Best of health to you and The Family!

      Liked by 2 people

      1. Thanks, and you and HOB too

        Liked by 2 people

  2. Thanks! For all the years I’ve lived in Rogers Park, I’ve never been inside.

    Liked by 2 people

    1. Hi neighbor! Hope it will re-open this summer so you can check it out. I’d like to see a performance in that auditorium.

      Liked by 1 person

  3. What a stunning building! If you want something done, hand it to a bunch of nuns.
    Hooting at the Chicago survival tactics!

    Liked by 2 people

    1. Ah yes, our marijuana dispensaries have been deemed an “essential service” during the coronavirus lockdown.

      Liked by 2 people

      1. One way to keep the population quiet at home…

        Liked by 2 people

  4. I’m a guy of the kind that Italians call “mangiapreti”, i.e. “priest-eaters”, meaning that I don’t have a lot of sympathy for clergy but… these nuns are on my good books. Science AND cool buildings? way to go sisters!

    Quite impressed to see parents driving there to pick up their kids and belongings. Had it happened to me my mother would’ve just texted with the equivalent of “Bring yo ass home” and my dad would’ve offered to pick me up, only to drive to Detroit instead.

    Liked by 1 person

    1. Before women had any rights (and access to birth control) really the only way women could get an education and a vocation without being a 24/7 baby factory was to be a nun. My theory is that most nuns are secret radicals…..

      Liked by 1 person

  5. Love art deco – and your tours around a building. And who knew nuns could be so clever? I had only one – Sister Francis in first grade and I still remember her grip on my arm.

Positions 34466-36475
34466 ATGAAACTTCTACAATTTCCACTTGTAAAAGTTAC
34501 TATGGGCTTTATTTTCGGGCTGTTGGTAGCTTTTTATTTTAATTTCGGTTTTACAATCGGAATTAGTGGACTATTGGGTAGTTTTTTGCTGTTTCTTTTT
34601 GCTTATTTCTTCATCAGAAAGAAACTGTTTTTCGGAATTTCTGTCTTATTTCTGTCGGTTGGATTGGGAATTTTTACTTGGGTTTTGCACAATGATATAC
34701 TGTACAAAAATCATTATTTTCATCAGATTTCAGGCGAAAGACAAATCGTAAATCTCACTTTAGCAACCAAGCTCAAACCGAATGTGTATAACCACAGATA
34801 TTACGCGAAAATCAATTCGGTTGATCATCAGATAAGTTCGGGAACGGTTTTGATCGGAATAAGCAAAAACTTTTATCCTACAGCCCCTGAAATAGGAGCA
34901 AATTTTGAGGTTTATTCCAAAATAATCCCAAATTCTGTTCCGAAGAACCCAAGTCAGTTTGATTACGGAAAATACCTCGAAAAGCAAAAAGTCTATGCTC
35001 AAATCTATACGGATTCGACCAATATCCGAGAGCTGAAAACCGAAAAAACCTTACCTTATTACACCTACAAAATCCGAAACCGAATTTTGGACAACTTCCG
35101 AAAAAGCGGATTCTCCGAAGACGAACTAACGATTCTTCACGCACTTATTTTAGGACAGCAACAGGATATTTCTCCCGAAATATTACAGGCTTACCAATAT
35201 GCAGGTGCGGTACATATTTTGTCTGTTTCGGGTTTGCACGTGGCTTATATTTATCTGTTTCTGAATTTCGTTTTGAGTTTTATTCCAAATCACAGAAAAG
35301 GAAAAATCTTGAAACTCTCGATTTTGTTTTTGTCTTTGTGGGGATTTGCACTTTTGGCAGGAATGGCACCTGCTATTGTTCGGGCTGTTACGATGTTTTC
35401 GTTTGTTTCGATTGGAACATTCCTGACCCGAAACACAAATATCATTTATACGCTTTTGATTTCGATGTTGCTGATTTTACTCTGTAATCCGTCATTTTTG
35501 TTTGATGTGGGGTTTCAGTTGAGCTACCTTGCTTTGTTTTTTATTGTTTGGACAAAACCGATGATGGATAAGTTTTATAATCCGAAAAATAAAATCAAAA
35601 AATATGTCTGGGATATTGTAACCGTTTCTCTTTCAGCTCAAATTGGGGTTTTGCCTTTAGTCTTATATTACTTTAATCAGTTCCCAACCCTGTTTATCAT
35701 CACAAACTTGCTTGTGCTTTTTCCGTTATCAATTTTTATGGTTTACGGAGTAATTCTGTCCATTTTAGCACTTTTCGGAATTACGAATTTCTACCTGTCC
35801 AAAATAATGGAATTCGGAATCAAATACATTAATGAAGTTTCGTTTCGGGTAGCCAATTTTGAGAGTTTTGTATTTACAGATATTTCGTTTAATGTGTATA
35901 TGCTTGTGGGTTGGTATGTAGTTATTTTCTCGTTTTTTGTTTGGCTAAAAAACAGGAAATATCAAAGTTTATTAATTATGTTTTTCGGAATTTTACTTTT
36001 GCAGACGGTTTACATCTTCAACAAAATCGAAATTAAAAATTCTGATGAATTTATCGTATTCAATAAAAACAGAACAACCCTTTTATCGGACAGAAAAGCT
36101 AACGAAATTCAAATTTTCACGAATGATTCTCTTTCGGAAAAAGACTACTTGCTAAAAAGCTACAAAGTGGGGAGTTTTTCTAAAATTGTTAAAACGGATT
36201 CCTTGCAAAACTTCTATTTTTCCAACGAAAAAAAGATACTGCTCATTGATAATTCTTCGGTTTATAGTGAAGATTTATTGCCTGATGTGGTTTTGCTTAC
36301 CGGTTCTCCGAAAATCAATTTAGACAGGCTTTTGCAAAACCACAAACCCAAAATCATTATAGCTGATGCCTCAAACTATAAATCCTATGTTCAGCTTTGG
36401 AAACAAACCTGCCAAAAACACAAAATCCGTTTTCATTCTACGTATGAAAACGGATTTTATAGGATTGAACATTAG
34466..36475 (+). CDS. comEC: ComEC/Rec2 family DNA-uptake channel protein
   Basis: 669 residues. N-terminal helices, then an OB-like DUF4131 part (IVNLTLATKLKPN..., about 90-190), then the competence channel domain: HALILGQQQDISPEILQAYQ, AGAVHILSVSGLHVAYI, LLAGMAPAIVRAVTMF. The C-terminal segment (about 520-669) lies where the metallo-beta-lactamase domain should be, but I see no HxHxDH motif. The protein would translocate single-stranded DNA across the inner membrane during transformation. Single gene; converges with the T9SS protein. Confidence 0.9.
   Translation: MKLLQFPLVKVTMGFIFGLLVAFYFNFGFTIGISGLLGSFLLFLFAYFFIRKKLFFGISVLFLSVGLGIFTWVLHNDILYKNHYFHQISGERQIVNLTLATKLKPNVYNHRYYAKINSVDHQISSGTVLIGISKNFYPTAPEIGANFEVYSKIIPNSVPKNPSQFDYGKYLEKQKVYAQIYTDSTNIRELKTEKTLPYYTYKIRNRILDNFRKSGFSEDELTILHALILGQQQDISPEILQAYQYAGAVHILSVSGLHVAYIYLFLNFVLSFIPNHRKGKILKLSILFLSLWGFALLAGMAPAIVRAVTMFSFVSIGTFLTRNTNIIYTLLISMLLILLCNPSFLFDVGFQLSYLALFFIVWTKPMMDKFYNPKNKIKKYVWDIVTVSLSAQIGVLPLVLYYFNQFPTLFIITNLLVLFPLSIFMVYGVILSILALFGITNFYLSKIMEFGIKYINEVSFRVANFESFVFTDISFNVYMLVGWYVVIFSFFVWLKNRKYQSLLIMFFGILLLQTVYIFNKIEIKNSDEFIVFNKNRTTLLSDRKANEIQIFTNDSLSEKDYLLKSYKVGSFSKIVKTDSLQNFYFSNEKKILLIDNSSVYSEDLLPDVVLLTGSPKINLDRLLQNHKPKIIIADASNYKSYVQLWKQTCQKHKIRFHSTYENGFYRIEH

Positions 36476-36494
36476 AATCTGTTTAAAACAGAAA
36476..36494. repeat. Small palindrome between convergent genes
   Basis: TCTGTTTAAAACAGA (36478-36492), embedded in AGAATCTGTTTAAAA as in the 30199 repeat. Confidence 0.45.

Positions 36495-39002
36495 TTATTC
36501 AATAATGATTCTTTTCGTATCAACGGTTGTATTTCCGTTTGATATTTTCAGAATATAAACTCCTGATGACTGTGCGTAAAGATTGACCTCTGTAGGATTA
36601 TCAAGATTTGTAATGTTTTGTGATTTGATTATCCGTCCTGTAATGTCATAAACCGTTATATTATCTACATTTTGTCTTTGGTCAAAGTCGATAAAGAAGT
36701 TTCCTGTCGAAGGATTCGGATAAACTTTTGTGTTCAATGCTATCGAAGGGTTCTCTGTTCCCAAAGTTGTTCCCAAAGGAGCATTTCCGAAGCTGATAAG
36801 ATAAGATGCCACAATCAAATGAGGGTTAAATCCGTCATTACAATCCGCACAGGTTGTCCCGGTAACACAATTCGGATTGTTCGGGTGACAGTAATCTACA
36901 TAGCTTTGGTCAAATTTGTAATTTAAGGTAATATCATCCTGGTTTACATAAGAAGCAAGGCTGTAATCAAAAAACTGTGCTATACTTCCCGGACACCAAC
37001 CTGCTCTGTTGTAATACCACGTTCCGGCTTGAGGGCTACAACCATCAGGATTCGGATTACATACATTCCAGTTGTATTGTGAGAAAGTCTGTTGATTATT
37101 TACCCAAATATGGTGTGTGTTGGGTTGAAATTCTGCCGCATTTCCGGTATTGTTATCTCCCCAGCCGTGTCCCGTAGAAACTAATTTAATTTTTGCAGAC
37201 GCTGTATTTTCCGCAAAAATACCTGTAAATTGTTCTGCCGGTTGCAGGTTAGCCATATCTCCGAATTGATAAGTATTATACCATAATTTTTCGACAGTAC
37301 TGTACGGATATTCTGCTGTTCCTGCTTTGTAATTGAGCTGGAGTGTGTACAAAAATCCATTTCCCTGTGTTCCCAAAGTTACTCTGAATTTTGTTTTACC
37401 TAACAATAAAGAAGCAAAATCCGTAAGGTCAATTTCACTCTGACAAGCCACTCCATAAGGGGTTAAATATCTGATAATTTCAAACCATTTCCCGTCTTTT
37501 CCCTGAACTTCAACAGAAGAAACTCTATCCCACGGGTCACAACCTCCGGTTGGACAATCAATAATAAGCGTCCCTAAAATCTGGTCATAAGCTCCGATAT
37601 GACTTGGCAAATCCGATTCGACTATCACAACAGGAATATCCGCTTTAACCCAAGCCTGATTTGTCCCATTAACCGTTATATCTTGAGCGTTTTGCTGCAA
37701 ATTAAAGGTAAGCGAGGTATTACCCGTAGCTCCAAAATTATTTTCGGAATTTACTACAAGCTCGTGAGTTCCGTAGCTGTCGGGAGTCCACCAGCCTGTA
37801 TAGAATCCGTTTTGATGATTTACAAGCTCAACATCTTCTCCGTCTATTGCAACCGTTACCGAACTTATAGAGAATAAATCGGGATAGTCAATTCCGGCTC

This is frightening and bizarre but luckily I have the good company of my daughter and cute dog and still, a job. We laugh a lot and eat very well. Mostly I feel very grateful- especially just before going to sleep (soon) when I fill my lungs easily with air. Stay well!

    Liked by 1 person

    1. Glad you have Molly and put for company. I have so friends locked in alone—can you imagine?

      I think we should start a new coronavirus cooking blog—we are eating really well too!

      Liked by 1 person

  6. Great pictures of the outside and inside of the building. It is nice to know that the college has survived all of these years.

    Liked by 1 person

    1. Thanks for stopping by Geri. Did you go to college here? We were also able to access a higher, patio type floor which was lovely but my pics were no good.


      1. No I did not. I do like old building and their architecture. Do not beat yourself up about the pictures. They did what they were suppose to, explain the text. Thanks again.

        Liked by 1 person

  7. Hello from St Cloud Minnesota, home of the architect Nairne Fisher at the time building was constructed. Great to see continued interest in the skyscraper building. The smaller windows near the top were housing for the nuns! I have a set of photos including many of same highlights taken during a guided tour by Sister Ann Ida Gannon, who as a school girl played at the dedication in a school band at the building’s dedication and later served as Mundeline College President. If interested, perhaps architect Fischer’s most outstanding work although smaller than Mundelein, is the Art Deco Rice County Courthouse in Fairibault Minnesota. Any casual internet search will return multiple sources.

    Liked by 1 person

    1. Hello J.D. and thanks for the tip about the Rice Count Courthouse—I’d love to see that in person some day. I read online that it is Zig Zag Moderne, which is a new one to me.